The retirement of Supreme Court Justice Stephen Breyer has just been announced. From the perspective of the ideological makeup of the court, it is of little consequence. Whomever is nominated by Joe Biden — or those tasked with doing his work for him now that he appears incapable — will hold the same extreme views on abortion — and a host of other issues — as the retiring justice.
In other words, the Democrats will nominate someone just as bad, or worse, than Breyer. Those of us dedicated to ending abortion in our country will be ready and able to expose the extremism of the nominee, immediately and unceasingly, and will oppose the confirmation. Moreover, we will hold each U.S. senator accountable at the voting booth for how they vote on the nomination.
Breyer’s retirement will not impact the decision in the Dobbs case, which will decide the constitutionality of Mississippi’s law to protect babies after 15 weeks in the womb and could overturn Roe v. Wade.
There’s no doubt that Breyer has already cast his erroneous vote in the case, and it doesn’t take a clairvoyant to predict which way it went. It may well be argued that Breyer leaves behind a brutal legacy thanks to his opinions on abortion cases brought before the high court. The most egregious examples were his support of partial-birth abortion both in the Stenberg v. Carhart case (2000) and the Gonzales v. Carhart case (2007).
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Partial-birth abortion uses a horrendous birth process to end the life of the baby after he or she has been partially delivered, and is still alive. Breyer wrote the Stenberg decision, in which he noted the description of the barbaric abortion technique “may seem clinically cold or callous to some, perhaps horrifying to others.”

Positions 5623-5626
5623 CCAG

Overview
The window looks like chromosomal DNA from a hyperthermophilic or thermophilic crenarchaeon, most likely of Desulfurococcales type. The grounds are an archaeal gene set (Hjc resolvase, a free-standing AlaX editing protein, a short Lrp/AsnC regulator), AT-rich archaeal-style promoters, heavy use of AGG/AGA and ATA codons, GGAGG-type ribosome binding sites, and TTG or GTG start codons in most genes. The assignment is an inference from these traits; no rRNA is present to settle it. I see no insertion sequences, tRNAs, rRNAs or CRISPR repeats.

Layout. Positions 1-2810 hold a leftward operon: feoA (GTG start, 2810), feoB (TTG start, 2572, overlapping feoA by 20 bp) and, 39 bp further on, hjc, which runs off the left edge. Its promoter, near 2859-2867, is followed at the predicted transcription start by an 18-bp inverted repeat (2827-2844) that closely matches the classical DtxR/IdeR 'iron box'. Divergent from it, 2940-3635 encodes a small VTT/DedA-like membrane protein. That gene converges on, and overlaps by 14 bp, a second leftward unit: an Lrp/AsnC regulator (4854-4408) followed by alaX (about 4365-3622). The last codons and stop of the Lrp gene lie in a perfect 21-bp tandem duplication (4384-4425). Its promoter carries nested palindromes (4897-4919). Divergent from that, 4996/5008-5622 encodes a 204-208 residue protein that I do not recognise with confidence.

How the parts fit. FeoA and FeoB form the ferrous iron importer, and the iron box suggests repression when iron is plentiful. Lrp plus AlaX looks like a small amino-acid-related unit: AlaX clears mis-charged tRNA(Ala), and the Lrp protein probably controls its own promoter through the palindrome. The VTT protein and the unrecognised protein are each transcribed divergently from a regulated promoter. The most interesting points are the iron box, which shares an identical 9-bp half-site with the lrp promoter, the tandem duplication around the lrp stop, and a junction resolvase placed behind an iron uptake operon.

To whom would such a death not seem horrifying? Apparently though, it was something Breyer could live with so as not to impose an “undue burden” on a mother seeking a late-term abortion by any means necessary.
In 2016’s Whole Woman’s Health v. Hellersdtedt, and again in 2019’s June Medical Services v. Russo, Breyer voted against safeguarding the health of women and in favor of allowing abortion providers to continue providing shoddy medical care in unsafe facilities.
Breyer also erroneously and offensively held, in his dissent in the 2018 NIFLA v. Becerra case, that the state could force pregnancy centers, which are founded to provide alternatives to abortion, to notify their clients as to how they can obtain abortions.
In the Dobbs case, which was argued Dec. 1, Breyer talked about the importance of the court upholding previous precedents — in this case the wrongly decided Roe v. Wade decision of 1973 — if it would appear the gang of nine were surrendering to political pressure. The irony was lost on no one that by upholding Roe, the court would be caving to political pressure from the left, with abortion activists ready to burn down the country and Democrats waiting to pack the court with justices who share their abortion extremism.
Biden has promised to nominate a Black woman for the next Supreme Court post, and now Breyer’s strategic retirement gives him that opportunity. But it doesn’t matter whom he nominates, because we know how they will deal with abortion, that it’s a societal good and that every woman should have one.
A Supreme Court justice nominated by a Democrat has no freedom and no choice when it comes to abortion. They must toe the party line or step back into obscurity.
And this, of course, raises the overall problem that the Democrat nominees, in their judicial philosophy and practice, don’t seem to feel any obligation to stay rooted in the Constitution, its structure or its history. That is a fundamental debate in which the nation, on the occasion of another Supreme Court vacancy, would be well advised to engage in a substantive way.